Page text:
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Pre-Market Primer: Jobless Claims Miss Expectations


Jobless claims hit a fresh four-year low, but missed expectations.

Stocks and commodities fell this morning amidst disappointing economic data.

The European Commission's survey of economic sentiment fell slightly in March. The decline in sentiment was driven by falling confidence in the construction and industrial sectors. Sentiment was loftiest in Germany, where it was reported today that unemployment fell to its lowest level since at least 1998. Unemployment in Europe's biggest economy fell to 6.7% in March, slowing growth and Europe's sovereign debt-crisis and impending recession notwithstanding.

European finance ministers will be meeting tomorrow in Copenhagen, where they will discuss strengthening the European Stability Mechanism. The leaders will likely top off the emergency fund to 940 billion euros. Contagion risk from Greece is less pronounced now. Italy, which sports Europe's highest ratio of debt to GDP, is less of a risk in the eyes of investors since Prime Minister Mario Monti's labor market reforms and austerity measures. The price that Italy pays to borrow money is trailing off. Today, Italy sold 8 billion euros in long-term debt, pushing down the yield on 10-year Italian debt to 5.24%, down from 5.5% in February. Spanish workers are on strike, protesting austerity measures.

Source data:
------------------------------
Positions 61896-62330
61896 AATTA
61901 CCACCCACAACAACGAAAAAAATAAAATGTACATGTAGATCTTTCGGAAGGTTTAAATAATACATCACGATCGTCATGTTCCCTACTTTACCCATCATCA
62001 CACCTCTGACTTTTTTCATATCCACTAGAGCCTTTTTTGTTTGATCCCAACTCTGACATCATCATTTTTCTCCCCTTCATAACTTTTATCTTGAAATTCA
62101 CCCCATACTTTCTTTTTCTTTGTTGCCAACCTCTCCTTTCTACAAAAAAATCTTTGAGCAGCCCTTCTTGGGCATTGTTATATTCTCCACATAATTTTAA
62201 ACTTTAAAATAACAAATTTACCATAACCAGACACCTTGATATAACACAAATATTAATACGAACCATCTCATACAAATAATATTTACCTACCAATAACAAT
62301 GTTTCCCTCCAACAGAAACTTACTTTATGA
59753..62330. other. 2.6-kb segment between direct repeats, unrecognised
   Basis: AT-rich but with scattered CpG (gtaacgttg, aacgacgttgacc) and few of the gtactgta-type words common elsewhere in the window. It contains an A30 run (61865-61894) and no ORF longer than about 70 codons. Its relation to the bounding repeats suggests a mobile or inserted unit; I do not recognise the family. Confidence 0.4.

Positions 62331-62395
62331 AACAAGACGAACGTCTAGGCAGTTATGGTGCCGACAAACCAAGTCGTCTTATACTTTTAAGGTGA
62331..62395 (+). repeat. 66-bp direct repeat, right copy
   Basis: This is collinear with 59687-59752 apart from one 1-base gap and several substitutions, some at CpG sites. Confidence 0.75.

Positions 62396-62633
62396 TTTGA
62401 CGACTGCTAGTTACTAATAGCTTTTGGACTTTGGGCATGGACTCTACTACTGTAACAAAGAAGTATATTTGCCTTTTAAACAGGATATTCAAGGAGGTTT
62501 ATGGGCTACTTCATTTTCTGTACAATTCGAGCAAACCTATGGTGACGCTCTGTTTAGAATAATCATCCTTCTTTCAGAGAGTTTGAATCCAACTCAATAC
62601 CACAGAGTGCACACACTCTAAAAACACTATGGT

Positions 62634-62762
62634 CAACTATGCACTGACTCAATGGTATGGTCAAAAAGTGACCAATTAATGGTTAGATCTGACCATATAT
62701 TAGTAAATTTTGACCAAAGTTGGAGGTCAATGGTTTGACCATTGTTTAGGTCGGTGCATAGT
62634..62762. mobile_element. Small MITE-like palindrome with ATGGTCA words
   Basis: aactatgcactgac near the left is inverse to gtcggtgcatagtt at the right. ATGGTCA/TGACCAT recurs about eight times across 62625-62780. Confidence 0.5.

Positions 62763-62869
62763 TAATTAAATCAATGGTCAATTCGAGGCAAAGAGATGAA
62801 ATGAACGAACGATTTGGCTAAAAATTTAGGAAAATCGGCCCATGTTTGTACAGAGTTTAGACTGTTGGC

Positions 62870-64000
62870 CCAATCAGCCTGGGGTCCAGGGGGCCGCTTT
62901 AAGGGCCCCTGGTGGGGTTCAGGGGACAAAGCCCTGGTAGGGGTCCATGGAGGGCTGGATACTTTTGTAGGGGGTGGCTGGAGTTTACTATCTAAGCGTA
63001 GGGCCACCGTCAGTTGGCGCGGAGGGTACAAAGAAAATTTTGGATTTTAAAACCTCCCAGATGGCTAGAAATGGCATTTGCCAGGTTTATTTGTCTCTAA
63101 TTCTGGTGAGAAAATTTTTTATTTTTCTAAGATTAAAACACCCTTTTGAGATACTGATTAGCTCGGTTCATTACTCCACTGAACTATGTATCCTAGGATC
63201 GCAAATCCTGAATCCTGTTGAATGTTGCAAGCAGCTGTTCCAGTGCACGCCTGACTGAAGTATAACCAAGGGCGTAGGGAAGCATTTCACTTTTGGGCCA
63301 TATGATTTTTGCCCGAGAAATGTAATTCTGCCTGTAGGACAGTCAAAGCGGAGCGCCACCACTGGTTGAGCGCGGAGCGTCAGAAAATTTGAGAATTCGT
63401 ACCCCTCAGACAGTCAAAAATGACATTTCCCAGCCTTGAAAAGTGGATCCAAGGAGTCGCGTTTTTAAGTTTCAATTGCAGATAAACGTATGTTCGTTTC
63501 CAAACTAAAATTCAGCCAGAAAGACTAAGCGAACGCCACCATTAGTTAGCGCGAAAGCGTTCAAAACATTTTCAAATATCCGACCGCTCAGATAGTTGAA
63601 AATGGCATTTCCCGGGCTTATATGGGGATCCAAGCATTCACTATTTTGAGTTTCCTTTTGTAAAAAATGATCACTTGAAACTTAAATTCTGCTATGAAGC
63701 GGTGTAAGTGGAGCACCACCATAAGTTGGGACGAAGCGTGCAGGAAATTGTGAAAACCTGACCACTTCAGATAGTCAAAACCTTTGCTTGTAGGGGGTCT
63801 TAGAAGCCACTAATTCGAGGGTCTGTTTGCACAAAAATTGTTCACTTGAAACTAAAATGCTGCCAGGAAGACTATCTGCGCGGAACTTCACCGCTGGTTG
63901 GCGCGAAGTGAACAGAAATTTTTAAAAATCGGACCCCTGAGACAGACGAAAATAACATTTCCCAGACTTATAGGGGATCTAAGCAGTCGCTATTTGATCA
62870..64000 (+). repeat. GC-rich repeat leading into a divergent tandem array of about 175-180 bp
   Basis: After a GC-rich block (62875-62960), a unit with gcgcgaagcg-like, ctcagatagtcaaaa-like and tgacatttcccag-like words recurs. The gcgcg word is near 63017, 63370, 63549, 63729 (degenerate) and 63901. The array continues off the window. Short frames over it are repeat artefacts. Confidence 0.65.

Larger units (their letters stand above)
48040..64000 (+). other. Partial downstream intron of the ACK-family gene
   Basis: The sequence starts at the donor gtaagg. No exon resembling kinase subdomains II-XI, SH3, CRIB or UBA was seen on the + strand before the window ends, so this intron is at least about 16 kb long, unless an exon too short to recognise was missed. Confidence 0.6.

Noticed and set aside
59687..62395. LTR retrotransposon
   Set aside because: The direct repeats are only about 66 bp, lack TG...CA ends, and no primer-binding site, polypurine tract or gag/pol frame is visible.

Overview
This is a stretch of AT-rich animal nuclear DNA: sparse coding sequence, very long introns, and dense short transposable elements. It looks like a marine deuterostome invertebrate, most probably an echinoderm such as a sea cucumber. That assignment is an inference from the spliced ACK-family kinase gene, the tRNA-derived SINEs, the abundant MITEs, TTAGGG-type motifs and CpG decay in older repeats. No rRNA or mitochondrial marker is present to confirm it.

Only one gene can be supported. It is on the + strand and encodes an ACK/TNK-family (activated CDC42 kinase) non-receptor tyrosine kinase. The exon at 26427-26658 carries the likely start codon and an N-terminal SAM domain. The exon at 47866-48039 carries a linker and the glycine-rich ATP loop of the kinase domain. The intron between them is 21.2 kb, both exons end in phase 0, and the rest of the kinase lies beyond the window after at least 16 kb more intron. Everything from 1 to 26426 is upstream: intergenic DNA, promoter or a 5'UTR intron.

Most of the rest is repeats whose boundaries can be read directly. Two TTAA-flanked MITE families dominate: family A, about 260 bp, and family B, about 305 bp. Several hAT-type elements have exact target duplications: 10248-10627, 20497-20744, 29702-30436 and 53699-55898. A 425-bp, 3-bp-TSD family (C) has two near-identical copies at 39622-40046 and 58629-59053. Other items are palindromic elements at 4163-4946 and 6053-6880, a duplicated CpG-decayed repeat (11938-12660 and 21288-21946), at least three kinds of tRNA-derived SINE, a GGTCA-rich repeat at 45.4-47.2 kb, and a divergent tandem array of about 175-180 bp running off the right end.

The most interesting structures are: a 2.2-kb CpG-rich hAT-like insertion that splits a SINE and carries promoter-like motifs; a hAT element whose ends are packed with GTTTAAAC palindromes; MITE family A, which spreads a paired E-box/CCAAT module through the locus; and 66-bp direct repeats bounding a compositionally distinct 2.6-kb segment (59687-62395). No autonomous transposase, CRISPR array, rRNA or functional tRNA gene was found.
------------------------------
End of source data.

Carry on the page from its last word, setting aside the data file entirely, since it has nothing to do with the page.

US equity index futures pointed down this morning after jobless claims missed expectations.
  • Dow (^DJI) futures are up 0.35% at 13,007.00.
  • S&P 500 (SPY) futures are up 0.43% at 1,394.20.
  • Nasdaq (^IXIC) futures rose 0.37% to 2,757.75.
Initial jobless claims fell to 359,000 last week, after the previous week's reading was revised up to 364,000. Economists expected 350,000 claims. The number of people that continue to receive unemployment benefits fell from 3,381,000 to 3,340,000. The government confirmed that the US economy grew by 3.0% in the last three months of 2011. This is the third and final reading of GDP for the quarter.

Oil futures continued to fall today after US crude stockpiles were reported to be much larger than previously thought. The glut of supply and plans by the US, France, and the UK to release strategic oil reserves are offsetting concerns over Iran. WTI futures slipped 0.41% to $104.98/barrel.

Red Hat (RHT), the maker of enterprise Linux software, beat earnings estimates and announced that it will buy back $300 million in shares. Red Hat shares rose 8.29% before the bell.

Best Buy (BBY) fell 0.71% in the pre-market after the big-box electronics store posted mixed results for the fourth quarter. Adjusted earnings beat estimates, but revenue fell short. Best Buy will close 50 stores in the US this year.

Twitter: @vincent_trivett
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